Presentation at MAST Copenhagen

As part of the maritime conference held at MAST Northern Coasts, Prof. Bueger, gave a presentation drawing on SafeSeas research on Maritime Domain Awareness (MDA). He reflected on what is difficult in implementing MDA and why we don’t see the emergence of a Baltic regional MDA structure.

Maritime Security Ideaslab in Copenhagen

As part of an ongoing collaboration between the University of Sydney and the University of Copenhagen, SafeSeas co-hosted with the Center for Global Criminology an ideaslab on maritime security on the 27th of June 2019. Titled “Insecurity, Crime and Cooperation at Sea”: New Perspectives on Maritime Security” the goal of the day was to explore different ideas from international relations, security studies, and anthropology of how our thinking changes if we initiate inquiry from the sea and not the land. The day provided an opportunity to exchange views on why and how the maritime is a site and a view point from which to explore the social and political differently.

In the background was the observation that the majority of social science disciplines have focused on the land and rather ignored the sea. What has been called “sea blindness”, however, is gradually changing. Increasingly the sea is not taken as an empty void, but understood as a rich space filled with meaning, actions and life. Emerging research challenges the land/sea dichotomy and is interested in connectivity, flows and chokepoints, piracy and other forms of maritime crime, or ports and maritime infrastructures. The six presentations of the day picked up these themes respectively.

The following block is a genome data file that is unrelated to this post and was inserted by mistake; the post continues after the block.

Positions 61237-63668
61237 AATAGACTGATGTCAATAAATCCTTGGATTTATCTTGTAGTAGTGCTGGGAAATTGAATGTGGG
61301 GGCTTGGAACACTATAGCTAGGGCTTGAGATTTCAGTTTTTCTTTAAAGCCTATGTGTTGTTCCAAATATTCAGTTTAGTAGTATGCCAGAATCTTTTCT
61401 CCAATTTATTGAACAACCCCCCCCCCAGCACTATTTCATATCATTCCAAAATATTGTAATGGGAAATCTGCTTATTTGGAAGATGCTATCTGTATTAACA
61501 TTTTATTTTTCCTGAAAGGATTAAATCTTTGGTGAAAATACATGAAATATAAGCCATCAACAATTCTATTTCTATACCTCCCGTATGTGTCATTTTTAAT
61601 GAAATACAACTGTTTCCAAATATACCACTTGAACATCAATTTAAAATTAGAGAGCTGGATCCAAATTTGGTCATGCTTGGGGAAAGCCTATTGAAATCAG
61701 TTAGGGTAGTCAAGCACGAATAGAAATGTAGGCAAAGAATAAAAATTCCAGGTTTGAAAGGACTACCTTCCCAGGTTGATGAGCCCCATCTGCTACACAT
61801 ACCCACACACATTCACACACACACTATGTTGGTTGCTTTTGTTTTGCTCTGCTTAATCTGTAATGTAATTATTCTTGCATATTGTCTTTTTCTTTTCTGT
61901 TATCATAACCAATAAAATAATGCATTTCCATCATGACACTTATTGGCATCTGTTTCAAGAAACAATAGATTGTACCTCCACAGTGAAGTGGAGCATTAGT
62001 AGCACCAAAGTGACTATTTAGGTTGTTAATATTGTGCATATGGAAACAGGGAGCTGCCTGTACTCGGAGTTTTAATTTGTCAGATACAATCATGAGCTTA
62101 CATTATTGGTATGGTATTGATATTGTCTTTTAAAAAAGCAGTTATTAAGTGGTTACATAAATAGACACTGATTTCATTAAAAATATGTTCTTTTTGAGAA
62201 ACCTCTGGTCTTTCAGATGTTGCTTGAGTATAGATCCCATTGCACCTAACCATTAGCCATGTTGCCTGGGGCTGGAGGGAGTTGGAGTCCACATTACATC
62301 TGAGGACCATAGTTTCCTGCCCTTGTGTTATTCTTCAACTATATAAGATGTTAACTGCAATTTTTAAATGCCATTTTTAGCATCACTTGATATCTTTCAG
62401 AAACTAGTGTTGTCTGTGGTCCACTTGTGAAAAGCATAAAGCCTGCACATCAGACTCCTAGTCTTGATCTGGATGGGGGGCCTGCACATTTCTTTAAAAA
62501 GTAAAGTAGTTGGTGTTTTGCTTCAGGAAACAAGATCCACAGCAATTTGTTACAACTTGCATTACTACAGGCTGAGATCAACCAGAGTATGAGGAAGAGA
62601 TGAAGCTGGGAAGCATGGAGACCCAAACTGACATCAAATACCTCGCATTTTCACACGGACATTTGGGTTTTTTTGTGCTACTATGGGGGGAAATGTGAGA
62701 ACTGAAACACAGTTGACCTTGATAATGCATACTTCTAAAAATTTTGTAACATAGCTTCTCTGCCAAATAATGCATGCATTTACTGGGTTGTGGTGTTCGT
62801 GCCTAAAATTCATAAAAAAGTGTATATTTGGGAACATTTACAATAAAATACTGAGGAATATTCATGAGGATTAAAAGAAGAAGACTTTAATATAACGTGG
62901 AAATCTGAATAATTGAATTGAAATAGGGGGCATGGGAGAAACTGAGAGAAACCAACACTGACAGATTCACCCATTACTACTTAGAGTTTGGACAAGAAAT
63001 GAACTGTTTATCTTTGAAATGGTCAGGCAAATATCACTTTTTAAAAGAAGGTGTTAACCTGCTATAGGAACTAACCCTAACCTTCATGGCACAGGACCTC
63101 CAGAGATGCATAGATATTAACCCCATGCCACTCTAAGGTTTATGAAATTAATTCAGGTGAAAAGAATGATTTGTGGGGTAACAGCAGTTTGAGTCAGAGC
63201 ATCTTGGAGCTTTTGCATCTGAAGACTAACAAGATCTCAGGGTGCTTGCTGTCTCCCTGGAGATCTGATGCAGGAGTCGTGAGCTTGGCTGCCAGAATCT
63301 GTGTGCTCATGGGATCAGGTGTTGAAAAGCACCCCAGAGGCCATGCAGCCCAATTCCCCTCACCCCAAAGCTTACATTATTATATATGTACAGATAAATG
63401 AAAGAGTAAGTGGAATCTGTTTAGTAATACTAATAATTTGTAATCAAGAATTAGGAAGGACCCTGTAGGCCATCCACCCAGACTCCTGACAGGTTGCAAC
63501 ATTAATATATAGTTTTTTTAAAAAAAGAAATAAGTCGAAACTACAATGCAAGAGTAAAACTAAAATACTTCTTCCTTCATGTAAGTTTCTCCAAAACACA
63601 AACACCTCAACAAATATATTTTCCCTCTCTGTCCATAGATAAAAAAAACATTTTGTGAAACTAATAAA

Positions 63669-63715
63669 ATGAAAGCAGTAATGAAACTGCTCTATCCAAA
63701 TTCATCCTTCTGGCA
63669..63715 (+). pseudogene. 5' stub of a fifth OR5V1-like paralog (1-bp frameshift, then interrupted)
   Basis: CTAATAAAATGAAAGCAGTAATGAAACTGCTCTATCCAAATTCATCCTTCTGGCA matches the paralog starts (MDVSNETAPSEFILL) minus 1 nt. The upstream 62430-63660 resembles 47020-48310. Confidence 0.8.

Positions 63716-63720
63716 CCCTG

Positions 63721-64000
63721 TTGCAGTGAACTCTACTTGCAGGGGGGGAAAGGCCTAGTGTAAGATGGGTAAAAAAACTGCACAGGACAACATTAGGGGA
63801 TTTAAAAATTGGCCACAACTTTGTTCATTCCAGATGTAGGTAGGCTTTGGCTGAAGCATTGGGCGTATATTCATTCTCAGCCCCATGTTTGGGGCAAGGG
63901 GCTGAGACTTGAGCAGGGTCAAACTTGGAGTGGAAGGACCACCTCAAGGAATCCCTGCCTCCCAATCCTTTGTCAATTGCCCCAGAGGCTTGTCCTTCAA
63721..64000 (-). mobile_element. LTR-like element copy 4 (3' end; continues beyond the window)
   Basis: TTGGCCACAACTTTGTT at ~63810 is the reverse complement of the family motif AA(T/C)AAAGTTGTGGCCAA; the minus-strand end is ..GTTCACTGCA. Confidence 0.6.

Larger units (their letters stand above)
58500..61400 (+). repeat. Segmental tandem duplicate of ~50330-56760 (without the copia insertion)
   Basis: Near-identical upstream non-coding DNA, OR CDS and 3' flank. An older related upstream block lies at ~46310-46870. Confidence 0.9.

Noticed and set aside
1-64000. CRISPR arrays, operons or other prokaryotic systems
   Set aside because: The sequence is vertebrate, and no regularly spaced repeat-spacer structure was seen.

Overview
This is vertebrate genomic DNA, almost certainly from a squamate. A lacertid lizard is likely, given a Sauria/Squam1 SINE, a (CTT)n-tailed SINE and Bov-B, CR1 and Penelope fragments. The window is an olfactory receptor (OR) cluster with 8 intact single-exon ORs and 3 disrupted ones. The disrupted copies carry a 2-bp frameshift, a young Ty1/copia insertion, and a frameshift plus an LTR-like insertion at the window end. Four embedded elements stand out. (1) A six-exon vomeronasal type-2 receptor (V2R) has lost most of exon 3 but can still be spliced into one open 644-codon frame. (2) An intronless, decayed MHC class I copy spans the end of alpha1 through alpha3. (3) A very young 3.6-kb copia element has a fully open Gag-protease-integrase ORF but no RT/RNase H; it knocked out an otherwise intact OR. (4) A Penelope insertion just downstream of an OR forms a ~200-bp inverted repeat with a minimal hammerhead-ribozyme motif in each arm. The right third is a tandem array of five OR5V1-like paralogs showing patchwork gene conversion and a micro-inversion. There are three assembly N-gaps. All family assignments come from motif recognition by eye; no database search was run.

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Maritime Security Cooperation in Southeast Asia. Recent events in the region

From 13th to 16th of May a series of maritime security related events took place in Singapore which SafeSeas director Prof. Bueger attended. The Information Fusion Centre (IFC) – the regional Maritime Domain Awareness center operated by the Singaporean navy – celebrated its 10th anniversary, it also launched a new information sharing platform and held … Read more

Roundtable on Maritime Crime in Copenhagen

On Monday, the 27th of May, 2019 SafeSeas is organising a public roundtable titled “Uncovering Hidden Maritime Crimes – Consequences for the Shipping Industry”. The event is jointly organised by Danish Shipping, the University of Copenhagen and SafeSeas. While it is maritime piracy that catches most of the attention, there is less awareness of the … Read more

SafeSeas visits NMIC

In January 2019, SafeSeas’ director Prof. Tim Edmunds, visited the National Maritime Information Centre (NMIC) in Portsdown, UK. NMIC, is one of the most interesting international role models of how to organise Maritime Domain Awareness on a national level. Understanding how its work might be replicated in other regions of the world, is one important part of the answer of how to fight maritime crime.

While hosted by the Royal Navy, NMIC has an interesting governance structure and is not ‘owned’ by any one individual ministry or department. It is a collective resource, shared and funded by a range of government bodies and agencies with interests in the sea. 

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Discussion of Maritime Domain Awareness in Southeast Asia

One of the core areas work of the SafeSeas’ project TOCAS is Maritime Domain Awareness (MDA). Asking how MDA can become a fruitful tool for better law enforcement at sea, the disruption of transnational organised crime as well as increased cooperation, the SafeSeas team is developing a guide. On the 24th of January, SafeSeas Director … Read more